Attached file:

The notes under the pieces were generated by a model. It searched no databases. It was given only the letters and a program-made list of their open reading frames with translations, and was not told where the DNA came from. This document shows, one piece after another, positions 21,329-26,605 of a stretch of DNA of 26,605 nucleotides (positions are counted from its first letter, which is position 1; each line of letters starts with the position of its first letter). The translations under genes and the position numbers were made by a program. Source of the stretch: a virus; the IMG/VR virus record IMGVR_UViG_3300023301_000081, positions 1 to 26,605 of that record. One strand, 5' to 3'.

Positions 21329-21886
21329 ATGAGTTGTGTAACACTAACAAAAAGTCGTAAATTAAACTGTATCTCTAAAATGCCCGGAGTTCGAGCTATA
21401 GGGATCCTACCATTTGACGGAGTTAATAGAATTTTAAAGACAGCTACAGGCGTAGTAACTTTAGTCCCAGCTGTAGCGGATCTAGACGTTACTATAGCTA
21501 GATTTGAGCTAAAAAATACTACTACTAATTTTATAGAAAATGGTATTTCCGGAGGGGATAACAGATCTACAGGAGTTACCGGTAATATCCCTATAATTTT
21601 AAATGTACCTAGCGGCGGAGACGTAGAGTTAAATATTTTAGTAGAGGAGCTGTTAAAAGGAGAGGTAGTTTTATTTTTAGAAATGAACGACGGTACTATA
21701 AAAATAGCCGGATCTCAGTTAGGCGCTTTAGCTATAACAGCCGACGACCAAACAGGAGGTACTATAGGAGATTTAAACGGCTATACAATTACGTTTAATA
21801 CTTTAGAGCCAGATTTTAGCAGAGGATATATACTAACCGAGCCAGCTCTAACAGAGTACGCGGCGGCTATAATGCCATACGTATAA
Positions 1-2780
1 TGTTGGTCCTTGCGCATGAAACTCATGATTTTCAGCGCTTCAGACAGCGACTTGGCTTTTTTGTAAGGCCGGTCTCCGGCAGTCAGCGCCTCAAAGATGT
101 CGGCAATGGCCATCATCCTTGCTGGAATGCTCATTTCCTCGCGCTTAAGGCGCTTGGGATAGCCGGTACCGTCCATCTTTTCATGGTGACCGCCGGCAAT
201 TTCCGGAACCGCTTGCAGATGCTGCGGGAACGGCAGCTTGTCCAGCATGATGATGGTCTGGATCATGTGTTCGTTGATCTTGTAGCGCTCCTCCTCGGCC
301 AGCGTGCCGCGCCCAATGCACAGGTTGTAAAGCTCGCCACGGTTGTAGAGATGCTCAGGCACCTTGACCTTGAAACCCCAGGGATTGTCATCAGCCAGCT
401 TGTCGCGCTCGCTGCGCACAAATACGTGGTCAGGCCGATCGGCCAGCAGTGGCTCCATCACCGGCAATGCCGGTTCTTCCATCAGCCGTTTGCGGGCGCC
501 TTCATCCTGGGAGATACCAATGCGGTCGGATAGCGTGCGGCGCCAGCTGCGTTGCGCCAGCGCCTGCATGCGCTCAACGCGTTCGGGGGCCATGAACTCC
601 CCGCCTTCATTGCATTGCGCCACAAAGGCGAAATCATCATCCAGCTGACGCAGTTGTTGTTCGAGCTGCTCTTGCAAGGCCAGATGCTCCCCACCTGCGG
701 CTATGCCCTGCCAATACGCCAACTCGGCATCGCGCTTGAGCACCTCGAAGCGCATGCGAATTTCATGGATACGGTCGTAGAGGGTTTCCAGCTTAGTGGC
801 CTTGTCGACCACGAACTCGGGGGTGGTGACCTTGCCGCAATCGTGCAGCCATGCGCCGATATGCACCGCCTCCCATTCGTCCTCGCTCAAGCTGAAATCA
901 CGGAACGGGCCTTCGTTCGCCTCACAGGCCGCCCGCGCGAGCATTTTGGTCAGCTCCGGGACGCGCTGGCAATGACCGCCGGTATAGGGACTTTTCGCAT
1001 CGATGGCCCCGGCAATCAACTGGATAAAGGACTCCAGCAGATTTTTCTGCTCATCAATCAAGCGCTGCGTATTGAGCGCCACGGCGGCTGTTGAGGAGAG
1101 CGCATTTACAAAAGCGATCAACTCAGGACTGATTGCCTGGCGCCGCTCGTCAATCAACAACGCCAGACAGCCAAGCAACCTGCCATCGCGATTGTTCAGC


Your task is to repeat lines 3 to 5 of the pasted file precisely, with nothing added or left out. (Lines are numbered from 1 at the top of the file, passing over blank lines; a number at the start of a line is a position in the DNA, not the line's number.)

21329 ATGAGTTGTGTAACACTAACAAAAAGTCGTAAATTAAACTGTATCTCTAAAATGCCCGGAGTTCGAGCTATA
21401 GGGATCCTACCATTTGACGGAGTTAATAGAATTTTAAAGACAGCTACAGGCGTAGTAACTTTAGTCCCAGCTGTAGCGGATCTAGACGTTACTATAGCTA
21501 GATTTGAGCTAAAAAATACTACTACTAATTTTATAGAAAATGGTATTTCCGGAGGGGATAACAGATCTACAGGAGTTACCGGTAATATCCCTATAATTTT